Many of the people living on Eatmon Road, in O’Neal’s Township between Clayton and Zebulon, moved there to get away from the hectic pace of more populated areas.
Donnie Temple, who keeps geese and turkeys on his land, is typical. Before moving to this dead-end, rural road, he was living in Garner, where city life was starting to bother him.
Like many of his neighbors, Temple is worried about one family’s plan for its land. The Gonzalezes — José, Maria Talamantes and son George — want to convert part of their land into three soccer fields.
Temple said the fields would draw too much of a crowd, overwhelming the narrow road with traffic and turning the neighborhood into a parking lot.
“I’m not against progress,” Temple said. “But the commercial stuff belongs in the cities.”
Last month, the Gonzalez family took its plan to the Johnston County Planning Board, which said it would recommend that county commissioners not approve the rezoning request. Commissioners will consider the request in February.
George Gonzalez said he just wants to give kids a place to play and provide schools and community groups with a venue for youth soccer.
“This is just to promote soccer and to get kids out and play,” he said. “This is going to be open for the schools.”
Maria said they’re also interested in renting the fields out to leagues, which could crowds. That plan has neighbors worried.
Kevin Tharrington, whose property borders the Gonzalez land, said three soccer fields would bring in far too much traffic. The road would be crowded the cars of players, their families, spectators and officials.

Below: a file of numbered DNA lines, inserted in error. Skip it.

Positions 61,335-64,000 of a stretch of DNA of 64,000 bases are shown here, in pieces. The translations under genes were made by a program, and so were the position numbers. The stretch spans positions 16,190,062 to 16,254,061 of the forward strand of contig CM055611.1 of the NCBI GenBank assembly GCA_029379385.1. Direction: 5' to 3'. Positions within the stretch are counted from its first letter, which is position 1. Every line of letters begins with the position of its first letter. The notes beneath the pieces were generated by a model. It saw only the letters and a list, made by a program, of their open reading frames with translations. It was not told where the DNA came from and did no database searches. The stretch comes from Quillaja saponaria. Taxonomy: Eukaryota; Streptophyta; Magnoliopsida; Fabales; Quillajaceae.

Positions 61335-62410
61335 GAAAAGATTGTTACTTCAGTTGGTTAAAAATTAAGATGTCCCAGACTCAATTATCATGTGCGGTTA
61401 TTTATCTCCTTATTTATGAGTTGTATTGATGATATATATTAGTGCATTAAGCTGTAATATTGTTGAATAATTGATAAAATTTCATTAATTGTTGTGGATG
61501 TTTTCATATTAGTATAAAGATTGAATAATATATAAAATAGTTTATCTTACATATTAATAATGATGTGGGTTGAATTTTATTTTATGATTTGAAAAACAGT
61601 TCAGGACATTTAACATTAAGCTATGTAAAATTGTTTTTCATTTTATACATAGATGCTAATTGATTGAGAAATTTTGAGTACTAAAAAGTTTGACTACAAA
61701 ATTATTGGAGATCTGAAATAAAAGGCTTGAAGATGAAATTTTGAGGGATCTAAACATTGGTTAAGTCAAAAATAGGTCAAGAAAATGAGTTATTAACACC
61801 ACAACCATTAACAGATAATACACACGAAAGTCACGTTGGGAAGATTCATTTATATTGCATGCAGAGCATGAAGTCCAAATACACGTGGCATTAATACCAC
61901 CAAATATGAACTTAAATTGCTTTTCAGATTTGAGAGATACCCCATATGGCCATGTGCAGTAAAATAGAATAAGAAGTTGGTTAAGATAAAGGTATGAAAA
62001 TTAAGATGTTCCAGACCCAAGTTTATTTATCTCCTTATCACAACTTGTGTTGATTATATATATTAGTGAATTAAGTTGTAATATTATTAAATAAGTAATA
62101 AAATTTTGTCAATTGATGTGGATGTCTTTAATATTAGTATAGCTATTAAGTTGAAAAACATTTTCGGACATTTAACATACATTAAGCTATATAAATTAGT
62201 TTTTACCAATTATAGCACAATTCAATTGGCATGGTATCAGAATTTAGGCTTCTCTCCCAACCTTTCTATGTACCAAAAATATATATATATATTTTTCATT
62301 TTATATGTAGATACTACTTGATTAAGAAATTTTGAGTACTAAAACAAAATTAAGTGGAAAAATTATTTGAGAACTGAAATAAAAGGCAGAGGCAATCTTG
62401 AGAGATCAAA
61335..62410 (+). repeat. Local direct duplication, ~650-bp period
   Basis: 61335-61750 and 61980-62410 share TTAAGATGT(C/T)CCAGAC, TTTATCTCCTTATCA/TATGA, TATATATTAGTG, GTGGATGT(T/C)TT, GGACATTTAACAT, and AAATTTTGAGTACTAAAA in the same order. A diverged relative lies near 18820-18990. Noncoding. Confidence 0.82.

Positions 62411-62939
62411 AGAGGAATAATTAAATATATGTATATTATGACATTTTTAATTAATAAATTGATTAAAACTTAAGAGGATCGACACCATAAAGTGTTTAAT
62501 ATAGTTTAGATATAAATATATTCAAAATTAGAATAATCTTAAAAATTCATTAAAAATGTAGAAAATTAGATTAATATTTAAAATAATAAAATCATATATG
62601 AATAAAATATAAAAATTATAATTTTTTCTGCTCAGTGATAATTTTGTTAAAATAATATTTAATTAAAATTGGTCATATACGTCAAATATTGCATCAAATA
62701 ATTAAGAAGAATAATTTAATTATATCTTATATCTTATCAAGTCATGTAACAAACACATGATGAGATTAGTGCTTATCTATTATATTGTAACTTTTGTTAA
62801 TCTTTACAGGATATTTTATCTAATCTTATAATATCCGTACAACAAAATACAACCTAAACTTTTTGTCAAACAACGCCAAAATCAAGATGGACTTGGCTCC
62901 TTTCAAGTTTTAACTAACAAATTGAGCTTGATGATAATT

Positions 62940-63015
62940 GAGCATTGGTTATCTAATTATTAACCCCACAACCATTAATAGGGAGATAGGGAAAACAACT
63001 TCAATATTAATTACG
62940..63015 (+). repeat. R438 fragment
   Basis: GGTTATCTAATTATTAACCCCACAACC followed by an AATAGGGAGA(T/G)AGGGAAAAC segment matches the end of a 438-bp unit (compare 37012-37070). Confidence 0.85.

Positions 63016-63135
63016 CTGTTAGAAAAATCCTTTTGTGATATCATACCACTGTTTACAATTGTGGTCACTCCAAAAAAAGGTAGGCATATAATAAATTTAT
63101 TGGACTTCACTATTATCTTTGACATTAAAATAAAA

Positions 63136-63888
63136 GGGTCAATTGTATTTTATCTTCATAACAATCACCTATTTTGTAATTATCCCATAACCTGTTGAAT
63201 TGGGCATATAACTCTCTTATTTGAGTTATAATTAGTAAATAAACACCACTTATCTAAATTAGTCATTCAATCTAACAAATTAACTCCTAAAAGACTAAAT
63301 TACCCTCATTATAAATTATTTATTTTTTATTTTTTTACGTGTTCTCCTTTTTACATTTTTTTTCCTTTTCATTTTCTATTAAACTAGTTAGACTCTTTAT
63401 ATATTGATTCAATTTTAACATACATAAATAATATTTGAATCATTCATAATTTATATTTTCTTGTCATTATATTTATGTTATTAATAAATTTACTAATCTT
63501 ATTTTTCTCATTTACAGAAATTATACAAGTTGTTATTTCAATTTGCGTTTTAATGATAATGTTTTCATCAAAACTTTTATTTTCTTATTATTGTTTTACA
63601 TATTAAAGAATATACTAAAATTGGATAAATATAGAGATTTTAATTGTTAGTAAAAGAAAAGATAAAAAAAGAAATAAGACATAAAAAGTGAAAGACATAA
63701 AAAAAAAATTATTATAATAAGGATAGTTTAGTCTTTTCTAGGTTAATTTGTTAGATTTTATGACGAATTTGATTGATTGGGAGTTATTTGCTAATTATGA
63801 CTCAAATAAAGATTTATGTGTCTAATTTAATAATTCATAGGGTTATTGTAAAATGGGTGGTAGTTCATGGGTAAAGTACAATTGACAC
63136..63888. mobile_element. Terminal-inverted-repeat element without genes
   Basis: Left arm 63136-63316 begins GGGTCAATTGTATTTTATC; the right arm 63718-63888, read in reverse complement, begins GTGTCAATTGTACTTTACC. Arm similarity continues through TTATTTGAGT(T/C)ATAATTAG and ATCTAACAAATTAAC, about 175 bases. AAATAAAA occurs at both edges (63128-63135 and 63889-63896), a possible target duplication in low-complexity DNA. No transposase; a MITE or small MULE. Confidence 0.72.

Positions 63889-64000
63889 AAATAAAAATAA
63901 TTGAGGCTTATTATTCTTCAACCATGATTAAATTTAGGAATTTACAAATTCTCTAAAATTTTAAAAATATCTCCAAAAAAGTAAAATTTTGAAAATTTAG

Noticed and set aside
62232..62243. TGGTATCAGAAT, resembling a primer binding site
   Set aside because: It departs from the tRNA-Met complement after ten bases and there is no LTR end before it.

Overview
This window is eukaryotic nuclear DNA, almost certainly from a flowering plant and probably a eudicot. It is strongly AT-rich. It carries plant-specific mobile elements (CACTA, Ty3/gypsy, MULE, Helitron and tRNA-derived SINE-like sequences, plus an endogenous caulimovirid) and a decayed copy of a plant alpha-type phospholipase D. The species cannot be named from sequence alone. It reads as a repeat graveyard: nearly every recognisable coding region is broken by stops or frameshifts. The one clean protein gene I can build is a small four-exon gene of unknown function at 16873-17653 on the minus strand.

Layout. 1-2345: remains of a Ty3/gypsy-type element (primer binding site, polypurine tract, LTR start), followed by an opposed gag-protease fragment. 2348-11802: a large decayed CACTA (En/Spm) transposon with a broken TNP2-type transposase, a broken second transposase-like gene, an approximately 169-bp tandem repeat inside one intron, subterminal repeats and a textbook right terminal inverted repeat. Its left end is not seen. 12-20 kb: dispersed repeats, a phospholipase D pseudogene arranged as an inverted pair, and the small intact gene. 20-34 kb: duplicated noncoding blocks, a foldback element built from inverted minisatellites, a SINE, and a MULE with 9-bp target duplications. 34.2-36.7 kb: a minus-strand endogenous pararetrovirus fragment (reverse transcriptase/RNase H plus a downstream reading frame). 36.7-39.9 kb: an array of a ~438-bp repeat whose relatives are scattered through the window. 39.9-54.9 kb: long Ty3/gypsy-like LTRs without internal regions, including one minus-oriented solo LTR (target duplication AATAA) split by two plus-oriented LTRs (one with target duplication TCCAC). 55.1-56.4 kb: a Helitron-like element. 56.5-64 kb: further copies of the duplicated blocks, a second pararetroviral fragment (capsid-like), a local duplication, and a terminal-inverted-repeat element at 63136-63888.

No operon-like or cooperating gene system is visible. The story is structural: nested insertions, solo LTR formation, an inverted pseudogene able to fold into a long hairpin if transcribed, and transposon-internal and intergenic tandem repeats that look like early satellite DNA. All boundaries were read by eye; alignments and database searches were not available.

“My uncle lives near a soccer field — there are 300 people there every Sunday,” Tharrington said. “That’s too much traffic for me.”
If the plan goes through, Tharrington said he’ll sell his land.
People living on Eatmon Road love to hunt. Every few minutes, the peace and quiet is broken by the sound of a gunshot — probably one of the neighbors shooting at deer or targets on his land.
Matt Stokes said he’s worried that could change if the plan goes through. “I like to shoot out there,” he said. “I don’t want to worry about kids running around.”
The Gonzalezes told the planning board they don’t plan to sell alcohol, but they do want to sell concessions. George said they would probably sell water and snacks.
Thomas Jones, who has lived on Eatmon for 26 years, said that could eventually lead to alcohol sales. “If you can sell food in Johnston County, you can sell beer,” he said. “I just don’t think that’s a good idea.”
The family did not comment for this article, but George opened up after last month’s planning board meeting. He was dismissive of the two biggest concerns brought up there — noise and litter.
“We’re responsible for our own mess,” he said, adding: “It’s 30 acres — there’s not going to be a lot of noise.”
The soccer field proposal is the latest in a series of new developments irritating Eatmon Road residents. A utilities contractor opened at one end of the road a couple of years ago, bringing in some unwanted noise and traffic.
The company eventually moved, but the property owner has received clearance to allow storage facilities there. Kenneth Jones, who also lives on the road, complains the area is turning into “Eatmon Industrial Park.”
Tharrington said he’s OK with some change, but the effect the soccer fields would have on the road would be drastic. “If I wanted to live near a ball field, I’d live in town,” he said.